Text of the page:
Virtual exchanges are challenging the traditional paradigms of student mobility

Long before Covid-19 necessitated universities to adapt their education models and go online, Virtual Exchange (VE) existed. Through the pandemic, familiarity with relevant technology has increased significantly and created possibilities for educators to change the way in which students can engage in intercultural learning, despite not being able to travel.

‘Virtual Exchange is a practice, supported by research, that consists of sustained, technology-enabled, people-to-people education programmes or activities in which constructive communication and interaction takes place between individuals or groups who are geographically separated and/or from different cultural backgrounds, with the support of educators or facilitators.’

The Chartered ABS International Committee recently held a webinar to explore the topic of how VE is challenging the traditional paradigms of student mobility. Participants discussed the advantages and barriers to VE in breakout groups and in the final plenary session, several key themes emerged from the discussions:


VE should not be a substitute for in-person experience

VE is complementary and can be preparatory, but it cannot replace in-person experiences in terms of cultural immersion and personal development. That said, VE can offer a wider student population an international experience, as not all students will or can undertake a semester or whole year of physical mobility. Ideally, VE projects should be in the first and/or second year of undergraduate study where they may also encourage students to take up an in-person experience later. However, it can also open up an international experience to postgraduate and part time students for whom it may be difficult to accommodate in-person experiences in their programme of study.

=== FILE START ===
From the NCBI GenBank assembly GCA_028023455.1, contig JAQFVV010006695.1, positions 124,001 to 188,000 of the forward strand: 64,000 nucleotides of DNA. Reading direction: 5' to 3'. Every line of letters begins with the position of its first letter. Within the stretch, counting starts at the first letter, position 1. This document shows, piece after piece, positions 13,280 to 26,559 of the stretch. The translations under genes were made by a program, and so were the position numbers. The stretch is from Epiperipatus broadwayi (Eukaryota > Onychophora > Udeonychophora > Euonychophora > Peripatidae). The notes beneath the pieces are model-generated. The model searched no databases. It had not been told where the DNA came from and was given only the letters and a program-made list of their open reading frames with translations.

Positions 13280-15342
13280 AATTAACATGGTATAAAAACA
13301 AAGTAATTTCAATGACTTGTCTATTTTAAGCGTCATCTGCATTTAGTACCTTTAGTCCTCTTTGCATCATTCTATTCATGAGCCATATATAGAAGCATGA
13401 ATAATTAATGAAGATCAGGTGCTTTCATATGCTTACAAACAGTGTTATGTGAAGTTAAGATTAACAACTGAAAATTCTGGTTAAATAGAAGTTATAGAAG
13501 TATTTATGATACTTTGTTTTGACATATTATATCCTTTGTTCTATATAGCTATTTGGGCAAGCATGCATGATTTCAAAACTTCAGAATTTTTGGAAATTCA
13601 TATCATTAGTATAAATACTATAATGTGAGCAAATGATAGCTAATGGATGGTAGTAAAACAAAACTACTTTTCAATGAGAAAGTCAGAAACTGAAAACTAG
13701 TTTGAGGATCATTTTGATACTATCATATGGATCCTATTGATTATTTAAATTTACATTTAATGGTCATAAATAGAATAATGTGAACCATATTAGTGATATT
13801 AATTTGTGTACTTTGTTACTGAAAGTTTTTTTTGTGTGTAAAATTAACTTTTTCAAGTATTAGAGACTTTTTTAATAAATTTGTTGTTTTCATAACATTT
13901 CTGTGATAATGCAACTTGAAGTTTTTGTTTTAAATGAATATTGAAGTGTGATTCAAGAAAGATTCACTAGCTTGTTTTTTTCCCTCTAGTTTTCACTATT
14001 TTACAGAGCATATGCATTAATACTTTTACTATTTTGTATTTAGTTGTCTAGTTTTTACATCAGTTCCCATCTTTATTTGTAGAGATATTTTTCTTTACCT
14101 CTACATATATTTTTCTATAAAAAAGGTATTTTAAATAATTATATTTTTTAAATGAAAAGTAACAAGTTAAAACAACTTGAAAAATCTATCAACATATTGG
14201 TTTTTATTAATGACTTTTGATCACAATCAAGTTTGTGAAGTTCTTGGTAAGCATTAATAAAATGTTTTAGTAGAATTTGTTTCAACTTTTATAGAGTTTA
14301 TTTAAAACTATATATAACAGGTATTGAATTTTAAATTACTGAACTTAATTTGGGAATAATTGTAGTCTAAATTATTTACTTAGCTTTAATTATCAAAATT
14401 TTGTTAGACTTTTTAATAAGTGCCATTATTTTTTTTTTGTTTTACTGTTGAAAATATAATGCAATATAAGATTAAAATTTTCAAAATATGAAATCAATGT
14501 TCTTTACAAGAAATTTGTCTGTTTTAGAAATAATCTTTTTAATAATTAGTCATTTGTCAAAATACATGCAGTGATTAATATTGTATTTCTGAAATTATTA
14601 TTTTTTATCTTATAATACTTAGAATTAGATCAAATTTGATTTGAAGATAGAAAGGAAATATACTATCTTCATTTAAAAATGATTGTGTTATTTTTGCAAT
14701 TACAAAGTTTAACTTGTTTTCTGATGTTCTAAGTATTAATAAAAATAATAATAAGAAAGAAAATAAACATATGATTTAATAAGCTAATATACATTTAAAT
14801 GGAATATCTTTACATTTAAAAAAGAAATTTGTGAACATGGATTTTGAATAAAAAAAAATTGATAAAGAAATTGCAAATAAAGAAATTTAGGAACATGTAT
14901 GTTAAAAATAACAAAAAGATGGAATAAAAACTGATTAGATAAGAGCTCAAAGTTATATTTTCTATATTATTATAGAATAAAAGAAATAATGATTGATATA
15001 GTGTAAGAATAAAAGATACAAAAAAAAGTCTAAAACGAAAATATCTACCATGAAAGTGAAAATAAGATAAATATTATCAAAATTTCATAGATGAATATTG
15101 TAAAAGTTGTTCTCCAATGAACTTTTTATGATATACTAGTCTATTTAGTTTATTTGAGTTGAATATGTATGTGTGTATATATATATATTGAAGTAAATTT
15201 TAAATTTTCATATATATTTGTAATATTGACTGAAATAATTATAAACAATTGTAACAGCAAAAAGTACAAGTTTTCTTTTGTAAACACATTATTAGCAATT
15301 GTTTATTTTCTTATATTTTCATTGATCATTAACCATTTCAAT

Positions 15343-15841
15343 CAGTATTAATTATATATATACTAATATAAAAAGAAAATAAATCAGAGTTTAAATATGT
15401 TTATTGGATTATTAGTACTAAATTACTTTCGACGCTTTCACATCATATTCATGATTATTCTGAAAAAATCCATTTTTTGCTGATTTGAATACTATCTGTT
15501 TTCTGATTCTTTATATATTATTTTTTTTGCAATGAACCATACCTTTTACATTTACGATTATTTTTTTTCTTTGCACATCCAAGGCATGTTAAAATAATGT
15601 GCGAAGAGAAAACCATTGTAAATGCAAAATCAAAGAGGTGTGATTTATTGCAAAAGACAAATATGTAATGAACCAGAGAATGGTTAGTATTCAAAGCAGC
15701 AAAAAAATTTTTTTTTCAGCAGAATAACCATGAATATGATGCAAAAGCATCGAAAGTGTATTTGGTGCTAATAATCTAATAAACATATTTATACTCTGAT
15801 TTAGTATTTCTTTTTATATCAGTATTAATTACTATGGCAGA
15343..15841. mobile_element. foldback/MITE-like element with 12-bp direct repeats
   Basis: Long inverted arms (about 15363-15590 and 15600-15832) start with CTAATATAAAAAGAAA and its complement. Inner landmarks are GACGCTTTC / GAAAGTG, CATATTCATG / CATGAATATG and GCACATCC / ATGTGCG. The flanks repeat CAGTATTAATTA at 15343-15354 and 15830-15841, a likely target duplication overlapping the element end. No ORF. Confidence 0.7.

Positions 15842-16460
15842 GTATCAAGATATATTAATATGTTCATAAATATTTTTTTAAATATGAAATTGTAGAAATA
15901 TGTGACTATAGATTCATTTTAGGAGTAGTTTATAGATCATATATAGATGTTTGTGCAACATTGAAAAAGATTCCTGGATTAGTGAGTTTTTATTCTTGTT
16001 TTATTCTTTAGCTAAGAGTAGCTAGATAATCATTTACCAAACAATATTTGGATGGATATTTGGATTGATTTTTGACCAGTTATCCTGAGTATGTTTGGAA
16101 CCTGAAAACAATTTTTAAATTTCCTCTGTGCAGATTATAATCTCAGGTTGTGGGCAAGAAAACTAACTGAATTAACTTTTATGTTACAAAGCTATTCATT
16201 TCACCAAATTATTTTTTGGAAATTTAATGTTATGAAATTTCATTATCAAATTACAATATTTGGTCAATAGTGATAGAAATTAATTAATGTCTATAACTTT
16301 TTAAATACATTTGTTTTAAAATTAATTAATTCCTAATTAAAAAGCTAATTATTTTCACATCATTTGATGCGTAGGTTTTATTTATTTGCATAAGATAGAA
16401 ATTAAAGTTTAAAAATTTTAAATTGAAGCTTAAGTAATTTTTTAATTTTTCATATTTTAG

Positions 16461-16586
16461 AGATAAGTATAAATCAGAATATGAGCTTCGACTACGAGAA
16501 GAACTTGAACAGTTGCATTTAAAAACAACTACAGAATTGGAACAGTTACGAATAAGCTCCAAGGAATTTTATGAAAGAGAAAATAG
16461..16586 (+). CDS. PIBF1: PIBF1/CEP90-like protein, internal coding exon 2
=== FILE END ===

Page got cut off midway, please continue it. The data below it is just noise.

VE should be embedded within the learning and teaching of the home institution

The challenge is to ‘mainstream’ VE, which will require both faculty champions and significant resources. Indeed, staff engagement is paramount to achieve successful VE activity: it will require training, both in managing the project and use of technology. It will need to be recognised and valued by the school and deserves formal recognition through an uplift in learning and teaching workload allocations. For meaningful student engagement, ideally VE projects need to be embedded into the curriculum and attract credit. However, it is recognised that VE may initially start as a pilot project without credit.


VE shifts the focus of activity

The focus of activity will shift from the international office, where the management of physical mobility traditionally resides, to the academic schools and faculty who co-create and implement the activity with academic colleagues at partner schools. That said, the international office will still provide a coordinating role across the institution and with international partners.